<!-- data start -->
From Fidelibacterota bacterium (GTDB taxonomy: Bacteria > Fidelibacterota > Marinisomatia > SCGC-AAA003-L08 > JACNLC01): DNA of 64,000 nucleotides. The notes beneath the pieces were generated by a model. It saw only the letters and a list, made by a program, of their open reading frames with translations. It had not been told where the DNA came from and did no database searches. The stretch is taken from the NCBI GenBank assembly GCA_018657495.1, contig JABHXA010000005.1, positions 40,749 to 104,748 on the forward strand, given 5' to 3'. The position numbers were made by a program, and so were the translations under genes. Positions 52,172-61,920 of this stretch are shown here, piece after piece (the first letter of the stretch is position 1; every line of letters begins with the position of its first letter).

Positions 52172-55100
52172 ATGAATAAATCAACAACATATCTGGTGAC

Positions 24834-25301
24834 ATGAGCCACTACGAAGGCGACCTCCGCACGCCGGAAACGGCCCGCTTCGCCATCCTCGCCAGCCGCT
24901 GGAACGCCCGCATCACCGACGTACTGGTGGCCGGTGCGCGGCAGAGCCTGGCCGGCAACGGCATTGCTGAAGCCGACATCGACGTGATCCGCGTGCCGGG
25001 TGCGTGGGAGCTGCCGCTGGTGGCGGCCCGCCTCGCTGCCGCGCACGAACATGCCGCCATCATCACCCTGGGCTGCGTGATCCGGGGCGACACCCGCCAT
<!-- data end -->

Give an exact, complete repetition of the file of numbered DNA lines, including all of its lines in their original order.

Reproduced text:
From Fidelibacterota bacterium (GTDB taxonomy: Bacteria > Fidelibacterota > Marinisomatia > SCGC-AAA003-L08 > JACNLC01): DNA of 64,000 nucleotides. The notes beneath the pieces were generated by a model. It saw only the letters and a list, made by a program, of their open reading frames with translations. It had not been told where the DNA came from and did no database searches. The stretch is taken from the NCBI GenBank assembly GCA_018657495.1, contig JABHXA010000005.1, positions 40,749 to 104,748 on the forward strand, given 5' to 3'. The position numbers were made by a program, and so were the translations under genes. Positions 52,172-61,920 of this stretch are shown here, piece after piece (the first letter of the stretch is position 1; every line of letters begins with the position of its first letter).

Positions 52172-55100
52172 ATGAATAAATCAACAACATATCTGGTGAC

Positions 24834-25301
24834 ATGAGCCACTACGAAGGCGACCTCCGCACGCCGGAAACGGCCCGCTTCGCCATCCTCGCCAGCCGCT
24901 GGAACGCCCGCATCACCGACGTACTGGTGGCCGGTGCGCGGCAGAGCCTGGCCGGCAACGGCATTGCTGAAGCCGACATCGACGTGATCCGCGTGCCGGG
25001 TGCGTGGGAGCTGCCGCTGGTGGCGGCCCGCCTCGCTGCCGCGCACGAACATGCCGCCATCATCACCCTGGGCTGCGTGATCCGGGGCGACACCCGCCAT